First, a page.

The late Supreme Court Justice Ruth Bader Ginsburg became the first woman and first Jewish person to lie in state at the U.S. Capitol on Friday.
The honor, which comes a week after her death at the age of 87 due to complications of metastatic pancreas cancer, pays tribute to the country's most distinguished citizens.
Since 1852, over 30 men have lain in state, including 12 former presidents, as well as other statesmen and military leaders, per historical records. The last person to have lain in state was Georgia congressman and civil rights activist John Lewis, who died in July.
Civil rights icon Rosa Parks was "lain in honor" at the Capitol in 2005, but Ginsburg is the first woman ever to lie in state.
"Justice Ginsburg embodied justice, brilliance and goodness, and her passing is an incalculable loss for our democracy and for all who sacrifice and strive to build a better future for our children," House Speaker Nancy Pelosi said upon her passing. "Every family in America benefited from her brilliant legacy and courage. Her opinions have unequivocally cemented the precedent that all men and women are created equal.”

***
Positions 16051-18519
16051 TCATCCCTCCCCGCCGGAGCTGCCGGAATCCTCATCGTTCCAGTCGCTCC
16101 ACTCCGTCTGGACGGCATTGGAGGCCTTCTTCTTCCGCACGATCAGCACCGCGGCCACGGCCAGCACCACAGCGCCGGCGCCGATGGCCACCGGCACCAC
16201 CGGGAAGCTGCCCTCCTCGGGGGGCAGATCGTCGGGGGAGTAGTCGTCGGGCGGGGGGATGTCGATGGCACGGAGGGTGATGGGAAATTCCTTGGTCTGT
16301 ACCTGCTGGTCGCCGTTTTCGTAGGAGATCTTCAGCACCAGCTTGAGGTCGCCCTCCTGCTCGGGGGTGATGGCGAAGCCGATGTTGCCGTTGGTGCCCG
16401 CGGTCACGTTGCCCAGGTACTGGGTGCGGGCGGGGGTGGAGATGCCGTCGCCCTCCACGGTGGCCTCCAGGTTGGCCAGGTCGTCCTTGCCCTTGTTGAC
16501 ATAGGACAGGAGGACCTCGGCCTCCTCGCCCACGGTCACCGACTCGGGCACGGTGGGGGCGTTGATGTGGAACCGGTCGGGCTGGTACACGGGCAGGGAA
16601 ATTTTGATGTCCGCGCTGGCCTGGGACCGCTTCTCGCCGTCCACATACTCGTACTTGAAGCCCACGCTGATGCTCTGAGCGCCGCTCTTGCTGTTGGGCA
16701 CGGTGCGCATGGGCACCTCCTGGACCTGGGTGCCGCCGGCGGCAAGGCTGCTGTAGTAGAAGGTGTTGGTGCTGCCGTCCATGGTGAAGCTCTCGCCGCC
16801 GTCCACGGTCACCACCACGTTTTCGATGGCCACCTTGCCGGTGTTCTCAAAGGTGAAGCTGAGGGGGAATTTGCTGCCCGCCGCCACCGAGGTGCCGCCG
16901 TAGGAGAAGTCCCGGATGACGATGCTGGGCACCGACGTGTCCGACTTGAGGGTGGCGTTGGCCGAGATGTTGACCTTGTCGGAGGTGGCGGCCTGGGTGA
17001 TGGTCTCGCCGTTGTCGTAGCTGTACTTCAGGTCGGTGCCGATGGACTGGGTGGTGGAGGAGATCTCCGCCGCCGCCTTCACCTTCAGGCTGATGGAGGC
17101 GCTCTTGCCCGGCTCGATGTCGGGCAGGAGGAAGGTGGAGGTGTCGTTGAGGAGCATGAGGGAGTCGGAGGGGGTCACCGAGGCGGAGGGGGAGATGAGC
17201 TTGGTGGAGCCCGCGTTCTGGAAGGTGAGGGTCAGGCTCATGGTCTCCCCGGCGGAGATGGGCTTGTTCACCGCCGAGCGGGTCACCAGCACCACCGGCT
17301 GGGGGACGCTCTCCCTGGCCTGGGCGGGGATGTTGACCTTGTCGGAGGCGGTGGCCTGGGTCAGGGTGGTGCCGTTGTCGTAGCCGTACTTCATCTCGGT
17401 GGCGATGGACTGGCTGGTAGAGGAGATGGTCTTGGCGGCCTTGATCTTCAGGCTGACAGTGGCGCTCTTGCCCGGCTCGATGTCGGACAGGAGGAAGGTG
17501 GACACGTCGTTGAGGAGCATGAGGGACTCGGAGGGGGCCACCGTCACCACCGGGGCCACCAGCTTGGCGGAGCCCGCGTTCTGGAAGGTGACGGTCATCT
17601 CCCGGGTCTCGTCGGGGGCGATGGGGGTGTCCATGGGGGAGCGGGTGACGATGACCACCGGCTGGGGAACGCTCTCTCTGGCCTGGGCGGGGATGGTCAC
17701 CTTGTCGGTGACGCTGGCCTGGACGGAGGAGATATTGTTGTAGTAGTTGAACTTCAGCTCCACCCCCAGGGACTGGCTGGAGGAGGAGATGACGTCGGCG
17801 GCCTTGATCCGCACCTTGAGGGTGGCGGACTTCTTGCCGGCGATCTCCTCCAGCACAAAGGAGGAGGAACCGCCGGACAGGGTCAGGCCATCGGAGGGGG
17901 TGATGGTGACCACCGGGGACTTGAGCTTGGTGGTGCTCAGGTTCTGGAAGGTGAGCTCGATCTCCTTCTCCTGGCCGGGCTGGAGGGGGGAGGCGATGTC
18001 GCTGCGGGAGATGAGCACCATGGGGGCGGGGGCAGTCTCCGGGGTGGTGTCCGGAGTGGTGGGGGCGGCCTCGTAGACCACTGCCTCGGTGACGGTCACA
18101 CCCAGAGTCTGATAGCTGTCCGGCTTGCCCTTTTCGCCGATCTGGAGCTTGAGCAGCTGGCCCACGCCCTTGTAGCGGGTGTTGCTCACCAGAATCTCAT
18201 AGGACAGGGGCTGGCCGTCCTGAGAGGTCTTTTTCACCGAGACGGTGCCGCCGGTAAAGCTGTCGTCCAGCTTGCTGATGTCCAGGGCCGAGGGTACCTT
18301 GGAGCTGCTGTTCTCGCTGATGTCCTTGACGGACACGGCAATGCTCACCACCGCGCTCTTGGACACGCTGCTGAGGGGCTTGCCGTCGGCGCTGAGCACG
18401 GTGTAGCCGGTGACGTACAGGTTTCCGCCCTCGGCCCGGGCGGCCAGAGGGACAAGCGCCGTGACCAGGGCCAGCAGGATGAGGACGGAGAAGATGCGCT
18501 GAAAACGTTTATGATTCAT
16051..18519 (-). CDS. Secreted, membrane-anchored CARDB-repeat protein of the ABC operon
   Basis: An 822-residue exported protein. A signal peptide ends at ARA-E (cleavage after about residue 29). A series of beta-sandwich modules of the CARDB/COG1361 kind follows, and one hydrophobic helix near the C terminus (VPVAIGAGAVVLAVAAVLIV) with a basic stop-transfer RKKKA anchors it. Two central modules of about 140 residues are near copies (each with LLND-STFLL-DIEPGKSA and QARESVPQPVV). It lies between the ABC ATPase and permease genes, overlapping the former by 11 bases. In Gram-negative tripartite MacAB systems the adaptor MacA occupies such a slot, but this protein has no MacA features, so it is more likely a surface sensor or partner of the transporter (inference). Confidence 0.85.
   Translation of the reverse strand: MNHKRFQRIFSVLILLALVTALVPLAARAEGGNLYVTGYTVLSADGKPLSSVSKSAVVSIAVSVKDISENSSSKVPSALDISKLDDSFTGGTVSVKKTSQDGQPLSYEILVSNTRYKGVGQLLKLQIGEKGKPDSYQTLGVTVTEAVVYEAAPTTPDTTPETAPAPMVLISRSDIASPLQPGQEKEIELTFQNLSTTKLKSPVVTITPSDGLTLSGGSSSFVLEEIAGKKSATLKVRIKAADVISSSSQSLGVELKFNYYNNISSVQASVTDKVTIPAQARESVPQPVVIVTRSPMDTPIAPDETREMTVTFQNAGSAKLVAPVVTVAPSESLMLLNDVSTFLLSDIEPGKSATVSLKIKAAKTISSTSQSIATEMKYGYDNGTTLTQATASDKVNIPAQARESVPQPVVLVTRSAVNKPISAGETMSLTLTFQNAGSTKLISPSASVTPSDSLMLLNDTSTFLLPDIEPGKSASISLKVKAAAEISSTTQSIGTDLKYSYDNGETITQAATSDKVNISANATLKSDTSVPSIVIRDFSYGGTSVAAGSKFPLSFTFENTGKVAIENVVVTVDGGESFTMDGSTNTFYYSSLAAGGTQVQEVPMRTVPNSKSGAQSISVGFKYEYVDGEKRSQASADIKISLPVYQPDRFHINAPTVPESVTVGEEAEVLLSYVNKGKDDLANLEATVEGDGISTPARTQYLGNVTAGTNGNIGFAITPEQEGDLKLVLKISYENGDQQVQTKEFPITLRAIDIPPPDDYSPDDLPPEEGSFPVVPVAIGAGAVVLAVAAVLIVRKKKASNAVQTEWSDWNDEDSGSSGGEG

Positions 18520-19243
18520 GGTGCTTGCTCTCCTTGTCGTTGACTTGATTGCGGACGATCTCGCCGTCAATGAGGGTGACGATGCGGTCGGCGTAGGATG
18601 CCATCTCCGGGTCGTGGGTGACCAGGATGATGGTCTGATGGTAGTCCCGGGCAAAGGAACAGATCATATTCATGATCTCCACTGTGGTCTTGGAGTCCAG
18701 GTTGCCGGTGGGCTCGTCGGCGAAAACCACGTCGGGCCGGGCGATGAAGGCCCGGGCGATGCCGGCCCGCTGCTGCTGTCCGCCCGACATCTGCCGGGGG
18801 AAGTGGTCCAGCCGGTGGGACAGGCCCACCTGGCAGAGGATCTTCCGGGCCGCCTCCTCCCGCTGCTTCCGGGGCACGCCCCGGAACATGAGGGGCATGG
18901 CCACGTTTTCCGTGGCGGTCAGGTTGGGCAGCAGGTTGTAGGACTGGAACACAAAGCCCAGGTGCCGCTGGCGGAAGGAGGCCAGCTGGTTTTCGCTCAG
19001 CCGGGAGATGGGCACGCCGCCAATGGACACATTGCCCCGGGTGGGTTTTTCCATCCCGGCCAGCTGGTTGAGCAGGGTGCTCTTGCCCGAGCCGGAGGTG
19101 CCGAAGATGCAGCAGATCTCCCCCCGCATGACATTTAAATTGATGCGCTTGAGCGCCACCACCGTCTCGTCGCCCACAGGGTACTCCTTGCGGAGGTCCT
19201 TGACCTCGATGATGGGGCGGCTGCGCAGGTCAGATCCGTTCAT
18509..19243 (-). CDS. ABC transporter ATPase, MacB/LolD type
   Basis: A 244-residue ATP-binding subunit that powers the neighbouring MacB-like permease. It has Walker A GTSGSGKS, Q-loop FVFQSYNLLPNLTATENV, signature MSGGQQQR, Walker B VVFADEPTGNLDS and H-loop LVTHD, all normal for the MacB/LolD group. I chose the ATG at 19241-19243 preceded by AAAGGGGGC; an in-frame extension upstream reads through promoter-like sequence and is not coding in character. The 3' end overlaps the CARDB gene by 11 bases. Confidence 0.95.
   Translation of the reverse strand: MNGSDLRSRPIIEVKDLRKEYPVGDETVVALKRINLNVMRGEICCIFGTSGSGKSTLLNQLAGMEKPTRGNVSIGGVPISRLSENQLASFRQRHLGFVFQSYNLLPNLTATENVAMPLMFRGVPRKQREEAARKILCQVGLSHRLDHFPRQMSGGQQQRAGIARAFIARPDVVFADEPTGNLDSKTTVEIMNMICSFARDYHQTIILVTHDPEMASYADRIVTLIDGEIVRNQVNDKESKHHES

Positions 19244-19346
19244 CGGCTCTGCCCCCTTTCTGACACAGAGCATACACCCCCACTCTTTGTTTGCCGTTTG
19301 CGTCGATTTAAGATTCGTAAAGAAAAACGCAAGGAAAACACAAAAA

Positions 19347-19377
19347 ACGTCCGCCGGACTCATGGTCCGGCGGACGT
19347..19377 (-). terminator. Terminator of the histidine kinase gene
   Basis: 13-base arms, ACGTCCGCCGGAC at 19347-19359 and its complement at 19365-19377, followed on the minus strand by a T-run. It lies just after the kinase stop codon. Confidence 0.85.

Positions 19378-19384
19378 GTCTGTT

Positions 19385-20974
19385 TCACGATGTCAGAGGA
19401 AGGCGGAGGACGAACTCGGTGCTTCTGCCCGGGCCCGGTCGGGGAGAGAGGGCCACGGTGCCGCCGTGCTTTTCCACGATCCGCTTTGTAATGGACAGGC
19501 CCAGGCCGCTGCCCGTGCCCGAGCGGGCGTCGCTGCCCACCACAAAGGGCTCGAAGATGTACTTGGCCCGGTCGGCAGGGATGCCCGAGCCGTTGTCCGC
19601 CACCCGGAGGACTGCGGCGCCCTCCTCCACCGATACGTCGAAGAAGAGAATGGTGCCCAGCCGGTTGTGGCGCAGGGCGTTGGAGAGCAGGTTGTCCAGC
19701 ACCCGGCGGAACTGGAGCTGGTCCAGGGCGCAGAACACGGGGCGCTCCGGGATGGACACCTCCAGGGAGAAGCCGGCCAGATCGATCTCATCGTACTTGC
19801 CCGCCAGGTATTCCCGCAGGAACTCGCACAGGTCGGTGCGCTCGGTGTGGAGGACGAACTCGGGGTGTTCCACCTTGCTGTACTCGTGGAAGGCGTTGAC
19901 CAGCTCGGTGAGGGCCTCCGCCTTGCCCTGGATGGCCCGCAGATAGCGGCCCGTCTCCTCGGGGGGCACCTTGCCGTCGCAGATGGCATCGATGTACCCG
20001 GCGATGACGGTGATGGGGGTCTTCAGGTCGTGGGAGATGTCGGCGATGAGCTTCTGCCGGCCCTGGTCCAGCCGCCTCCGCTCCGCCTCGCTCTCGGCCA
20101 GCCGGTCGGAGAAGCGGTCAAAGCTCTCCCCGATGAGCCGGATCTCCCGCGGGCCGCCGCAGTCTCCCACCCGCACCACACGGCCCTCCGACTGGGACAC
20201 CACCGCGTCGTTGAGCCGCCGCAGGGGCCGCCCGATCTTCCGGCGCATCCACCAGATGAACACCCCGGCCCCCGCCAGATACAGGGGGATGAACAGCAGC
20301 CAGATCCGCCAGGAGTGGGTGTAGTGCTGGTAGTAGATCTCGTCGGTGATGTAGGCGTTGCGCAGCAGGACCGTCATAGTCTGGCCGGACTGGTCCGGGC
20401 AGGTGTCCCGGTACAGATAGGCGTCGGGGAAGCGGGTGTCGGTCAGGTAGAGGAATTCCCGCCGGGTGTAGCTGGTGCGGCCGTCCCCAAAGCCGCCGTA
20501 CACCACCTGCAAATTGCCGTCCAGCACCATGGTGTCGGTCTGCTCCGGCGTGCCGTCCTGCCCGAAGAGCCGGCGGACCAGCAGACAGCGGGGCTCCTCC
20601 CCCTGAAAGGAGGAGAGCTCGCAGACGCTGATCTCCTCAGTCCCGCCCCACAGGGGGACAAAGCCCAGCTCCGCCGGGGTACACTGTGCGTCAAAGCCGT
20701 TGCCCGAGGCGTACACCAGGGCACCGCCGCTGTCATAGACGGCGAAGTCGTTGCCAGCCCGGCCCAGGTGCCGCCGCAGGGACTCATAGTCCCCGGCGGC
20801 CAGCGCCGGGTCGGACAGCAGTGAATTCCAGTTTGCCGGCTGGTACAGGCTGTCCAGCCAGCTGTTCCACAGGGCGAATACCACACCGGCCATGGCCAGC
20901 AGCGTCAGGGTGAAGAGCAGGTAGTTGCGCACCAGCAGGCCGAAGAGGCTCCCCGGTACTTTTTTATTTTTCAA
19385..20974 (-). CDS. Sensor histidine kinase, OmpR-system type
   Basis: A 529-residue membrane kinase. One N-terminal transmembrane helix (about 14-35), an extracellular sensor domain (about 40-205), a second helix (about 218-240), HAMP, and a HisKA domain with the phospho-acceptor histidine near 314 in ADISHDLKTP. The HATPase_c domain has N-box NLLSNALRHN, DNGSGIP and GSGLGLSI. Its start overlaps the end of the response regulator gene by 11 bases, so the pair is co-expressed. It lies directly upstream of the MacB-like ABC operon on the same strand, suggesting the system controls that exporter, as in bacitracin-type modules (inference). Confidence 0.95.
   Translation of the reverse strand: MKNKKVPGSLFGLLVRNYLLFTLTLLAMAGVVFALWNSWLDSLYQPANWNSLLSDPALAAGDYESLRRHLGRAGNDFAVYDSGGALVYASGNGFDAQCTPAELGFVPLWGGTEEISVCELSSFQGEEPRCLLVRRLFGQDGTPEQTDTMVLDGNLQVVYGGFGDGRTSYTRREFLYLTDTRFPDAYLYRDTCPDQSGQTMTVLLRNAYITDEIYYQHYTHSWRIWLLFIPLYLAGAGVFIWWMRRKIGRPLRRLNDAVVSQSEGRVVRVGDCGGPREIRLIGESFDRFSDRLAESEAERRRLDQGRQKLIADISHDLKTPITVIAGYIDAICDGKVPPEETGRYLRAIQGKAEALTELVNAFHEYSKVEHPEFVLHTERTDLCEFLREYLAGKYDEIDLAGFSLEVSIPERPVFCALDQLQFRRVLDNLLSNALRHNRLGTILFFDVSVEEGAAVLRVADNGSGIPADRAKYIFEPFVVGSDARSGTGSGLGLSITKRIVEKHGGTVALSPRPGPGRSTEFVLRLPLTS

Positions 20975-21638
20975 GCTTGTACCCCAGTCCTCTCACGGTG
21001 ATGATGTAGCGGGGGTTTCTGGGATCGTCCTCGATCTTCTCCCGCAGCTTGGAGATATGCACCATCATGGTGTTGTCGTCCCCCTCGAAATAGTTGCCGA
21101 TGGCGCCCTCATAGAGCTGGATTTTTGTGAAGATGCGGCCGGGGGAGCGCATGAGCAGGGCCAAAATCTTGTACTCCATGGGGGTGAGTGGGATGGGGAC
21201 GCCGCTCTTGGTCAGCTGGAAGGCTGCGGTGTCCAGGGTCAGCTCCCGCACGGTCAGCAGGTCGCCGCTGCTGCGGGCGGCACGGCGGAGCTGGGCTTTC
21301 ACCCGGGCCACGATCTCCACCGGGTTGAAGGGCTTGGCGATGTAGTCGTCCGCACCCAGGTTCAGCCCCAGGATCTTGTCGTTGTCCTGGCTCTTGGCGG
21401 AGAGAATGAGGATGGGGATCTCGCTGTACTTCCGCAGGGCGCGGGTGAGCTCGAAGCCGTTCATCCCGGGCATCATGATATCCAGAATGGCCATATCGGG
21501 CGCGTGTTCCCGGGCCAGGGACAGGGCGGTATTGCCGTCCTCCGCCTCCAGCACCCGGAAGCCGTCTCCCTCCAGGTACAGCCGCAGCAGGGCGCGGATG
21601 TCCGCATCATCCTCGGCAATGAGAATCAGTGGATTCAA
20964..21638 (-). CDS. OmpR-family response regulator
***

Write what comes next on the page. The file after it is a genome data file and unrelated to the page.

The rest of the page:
Statuary Hall set up for next portion
Statuary Hall has been reset for the next portion of the ceremony, which will feature lawmakers who were not invited to the memorial will have a chance to pay their respects.
The first portion featured prominent politicians like Speaker Nancy Pelosi, former vice president and 2020 presidential candidate Joe Bidden and Senator Kamala Harris.
Intimate statuary Hall ceremony concludes
Family and friends have finished paying their respects, concluding an intimate ceremony mostly made up of close family members and lawmakers.
The family is scheduled to hold a private burial at Arlington National Cemetery next week.
Family, congressional leaders pay their respects
Family members, followed by members of Congress, are now paying their respects one by one, with an emphasis on social distancing.
Rabbi Lauren Holtzblatt delivers reflection
Rabbi Lauren Holtzblatt of Adas Israel Congregation in Washington delivered a eulogy and reflection followed by a second musical selection by Mezzo-soprano Denyce Graves accompanied by pianist Laura Ward. House Speaker Nancy Pelosi delivered opening remarks.